How Inventory Forecasting Works

Inventory forecasting is an important feature for all businesses that sell physical goods. Inventory management systems can predict future stock levels by looking at the past sales of each item in your inventory. The main goal of forecasting is to maximize the number of orders you fill, while minimizing the number of items you stock.

The idea is easy: supply the number of goods that will fill demand. But, it’s almost impossible to determine the exact number of goods to equal demand. Using a system to forecast will increase your firm’s ability to estimate future sales. As a result, you can reduce stock shortages or overstocks, as well as their costs. 

Even though the inventory software will do most of the work for you, it is important to understand where the numbers come from. This can provide a frame of reference for are correctly entering data into your system.

Here are some simple formulas from AllBusiness.com that will help you better understand forecasting:

Lead Time

The time from when you place a purchase order with a supplier to when it reaches your door is called lead time. It is important to make sure you have at least enough supply to last during this time. Always make sure that your inventory levels will satisfy your customer demand.

Lead time demand is the projected level of sales during a purchase order’s lead time (i.e. the amount of stock you predict will sell before your order arrives).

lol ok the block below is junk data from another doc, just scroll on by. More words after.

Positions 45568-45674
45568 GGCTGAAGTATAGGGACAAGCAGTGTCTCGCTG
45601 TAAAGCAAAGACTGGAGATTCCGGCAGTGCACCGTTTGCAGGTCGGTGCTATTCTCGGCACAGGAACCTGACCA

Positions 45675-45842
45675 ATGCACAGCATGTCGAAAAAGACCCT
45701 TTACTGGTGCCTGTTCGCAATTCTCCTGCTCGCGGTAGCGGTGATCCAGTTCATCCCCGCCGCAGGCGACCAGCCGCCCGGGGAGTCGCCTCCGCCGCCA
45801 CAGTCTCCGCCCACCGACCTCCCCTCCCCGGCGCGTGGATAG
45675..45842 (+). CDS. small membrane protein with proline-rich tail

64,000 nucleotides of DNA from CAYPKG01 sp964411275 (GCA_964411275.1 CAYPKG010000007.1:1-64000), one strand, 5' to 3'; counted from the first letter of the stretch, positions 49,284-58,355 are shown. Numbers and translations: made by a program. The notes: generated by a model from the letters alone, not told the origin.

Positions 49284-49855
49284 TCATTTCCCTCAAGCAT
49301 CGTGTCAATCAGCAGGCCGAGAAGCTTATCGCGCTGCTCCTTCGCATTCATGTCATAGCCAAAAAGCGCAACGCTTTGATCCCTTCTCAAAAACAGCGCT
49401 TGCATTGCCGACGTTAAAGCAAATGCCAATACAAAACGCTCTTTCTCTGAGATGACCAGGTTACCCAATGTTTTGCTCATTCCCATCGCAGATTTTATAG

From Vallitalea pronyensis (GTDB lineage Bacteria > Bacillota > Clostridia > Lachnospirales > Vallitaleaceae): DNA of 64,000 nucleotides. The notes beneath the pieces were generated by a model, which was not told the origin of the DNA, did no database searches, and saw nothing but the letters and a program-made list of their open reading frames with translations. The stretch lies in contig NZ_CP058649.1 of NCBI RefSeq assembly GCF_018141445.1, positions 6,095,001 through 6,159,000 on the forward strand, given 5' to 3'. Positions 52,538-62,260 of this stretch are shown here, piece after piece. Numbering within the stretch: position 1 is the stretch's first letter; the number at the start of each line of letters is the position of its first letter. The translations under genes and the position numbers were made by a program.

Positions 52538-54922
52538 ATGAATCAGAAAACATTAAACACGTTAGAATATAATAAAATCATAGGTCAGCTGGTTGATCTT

Here is an easy formula to calculate your lead time demand:

Lead time demand = lead time (usually in days) x forecasted daily unit sales.

Safety Stock

Safety stock protects your company from running out of stock before you are able to replenish it. There are many complications that can arise during this time period. For example, a supplier delaying a delivery or an unexpected increase in sales. In order to prepare for situations like these, you need to keep some extra inventory on hand.

A shortage of inventory means your customers won’t receive their orders, and as a result may take their business elsewhere. Maintaining minimum levels of stock will ensure you keep a good reputation with your customers.

A simple solution to determine safety stock is:

Safety stock = lead time demand x 50%

Reorder Point

A critical aspect of managing your inventory is determining when you need to reorder stock. This process may be tricky, depending on the complexity of your inventory. The reorder point will forecast when you should replenish your inventory stock before reaching your safety stock. This calculation will keep your inventory at appropriate levels and mitigate the risk of stock shortages.

The reorder point, therefore, should be calculated as follows:

Reorder point = lead time demand + safety stock

Keeping these calculations and concepts in mind, your business will be able to mitigate the chances of shorting inventory and accumulating overstock.

Interested in learning more about inventory management? Find out how Clear Spider can help you.